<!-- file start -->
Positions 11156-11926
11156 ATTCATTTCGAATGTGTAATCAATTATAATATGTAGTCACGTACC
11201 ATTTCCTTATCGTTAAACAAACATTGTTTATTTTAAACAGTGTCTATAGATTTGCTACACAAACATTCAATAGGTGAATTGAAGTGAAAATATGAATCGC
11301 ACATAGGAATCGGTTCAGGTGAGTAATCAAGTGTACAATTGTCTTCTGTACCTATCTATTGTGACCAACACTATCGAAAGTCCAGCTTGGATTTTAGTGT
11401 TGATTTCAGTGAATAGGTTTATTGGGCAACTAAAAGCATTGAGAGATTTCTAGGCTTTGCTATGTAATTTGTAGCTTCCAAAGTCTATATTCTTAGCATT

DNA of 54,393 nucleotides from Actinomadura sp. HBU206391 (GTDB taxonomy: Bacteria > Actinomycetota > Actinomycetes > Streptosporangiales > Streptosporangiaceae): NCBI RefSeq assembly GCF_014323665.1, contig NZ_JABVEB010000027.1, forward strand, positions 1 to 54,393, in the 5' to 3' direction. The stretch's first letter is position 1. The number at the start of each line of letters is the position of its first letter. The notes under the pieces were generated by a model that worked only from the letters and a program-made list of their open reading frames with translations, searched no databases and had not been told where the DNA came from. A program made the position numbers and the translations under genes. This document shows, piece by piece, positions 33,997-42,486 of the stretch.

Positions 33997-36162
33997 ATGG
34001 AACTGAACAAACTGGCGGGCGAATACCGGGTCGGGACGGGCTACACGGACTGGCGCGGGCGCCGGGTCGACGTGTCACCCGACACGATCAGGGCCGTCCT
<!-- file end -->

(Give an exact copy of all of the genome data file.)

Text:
Positions 11156-11926
11156 ATTCATTTCGAATGTGTAATCAATTATAATATGTAGTCACGTACC
11201 ATTTCCTTATCGTTAAACAAACATTGTTTATTTTAAACAGTGTCTATAGATTTGCTACACAAACATTCAATAGGTGAATTGAAGTGAAAATATGAATCGC
11301 ACATAGGAATCGGTTCAGGTGAGTAATCAAGTGTACAATTGTCTTCTGTACCTATCTATTGTGACCAACACTATCGAAAGTCCAGCTTGGATTTTAGTGT
11401 TGATTTCAGTGAATAGGTTTATTGGGCAACTAAAAGCATTGAGAGATTTCTAGGCTTTGCTATGTAATTTGTAGCTTCCAAAGTCTATATTCTTAGCATT

DNA of 54,393 nucleotides from Actinomadura sp. HBU206391 (GTDB taxonomy: Bacteria > Actinomycetota > Actinomycetes > Streptosporangiales > Streptosporangiaceae): NCBI RefSeq assembly GCF_014323665.1, contig NZ_JABVEB010000027.1, forward strand, positions 1 to 54,393, in the 5' to 3' direction. The stretch's first letter is position 1. The number at the start of each line of letters is the position of its first letter. The notes under the pieces were generated by a model that worked only from the letters and a program-made list of their open reading frames with translations, searched no databases and had not been told where the DNA came from. A program made the position numbers and the translations under genes. This document shows, piece by piece, positions 33,997-42,486 of the stretch.

Positions 33997-36162
33997 ATGG
34001 AACTGAACAAACTGGCGGGCGAATACCGGGTCGGGACGGGCTACACGGACTGGCGCGGGCGCCGGGTCGACGTGTCACCCGACACGATCAGGGCCGTCCT